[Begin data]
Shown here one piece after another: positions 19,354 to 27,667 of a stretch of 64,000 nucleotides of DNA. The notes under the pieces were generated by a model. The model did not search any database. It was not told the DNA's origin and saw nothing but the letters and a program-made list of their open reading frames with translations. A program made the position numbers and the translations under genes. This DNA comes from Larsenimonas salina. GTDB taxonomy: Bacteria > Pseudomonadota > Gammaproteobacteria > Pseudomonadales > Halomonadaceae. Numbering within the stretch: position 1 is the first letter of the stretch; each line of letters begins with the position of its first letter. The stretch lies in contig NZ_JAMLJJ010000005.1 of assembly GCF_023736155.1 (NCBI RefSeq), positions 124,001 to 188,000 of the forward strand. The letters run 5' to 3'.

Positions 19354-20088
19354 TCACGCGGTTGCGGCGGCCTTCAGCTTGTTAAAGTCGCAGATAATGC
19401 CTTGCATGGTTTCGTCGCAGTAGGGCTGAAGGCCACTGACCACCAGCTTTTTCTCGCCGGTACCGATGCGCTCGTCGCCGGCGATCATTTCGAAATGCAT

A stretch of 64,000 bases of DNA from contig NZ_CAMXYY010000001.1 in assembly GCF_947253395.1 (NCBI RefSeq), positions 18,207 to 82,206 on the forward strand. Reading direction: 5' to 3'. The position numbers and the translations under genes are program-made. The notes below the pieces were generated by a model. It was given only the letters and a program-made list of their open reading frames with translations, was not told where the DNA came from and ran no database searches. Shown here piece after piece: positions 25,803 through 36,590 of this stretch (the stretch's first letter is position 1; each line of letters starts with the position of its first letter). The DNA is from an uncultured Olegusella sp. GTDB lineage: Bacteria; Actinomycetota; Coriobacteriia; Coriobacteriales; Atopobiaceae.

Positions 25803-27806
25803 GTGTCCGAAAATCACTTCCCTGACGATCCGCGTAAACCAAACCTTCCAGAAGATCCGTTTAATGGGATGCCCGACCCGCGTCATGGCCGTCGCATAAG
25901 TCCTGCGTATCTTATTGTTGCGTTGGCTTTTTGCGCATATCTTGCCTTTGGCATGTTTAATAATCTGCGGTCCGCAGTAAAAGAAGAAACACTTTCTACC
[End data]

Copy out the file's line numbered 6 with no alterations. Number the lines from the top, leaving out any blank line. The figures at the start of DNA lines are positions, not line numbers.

Positions 25803-27806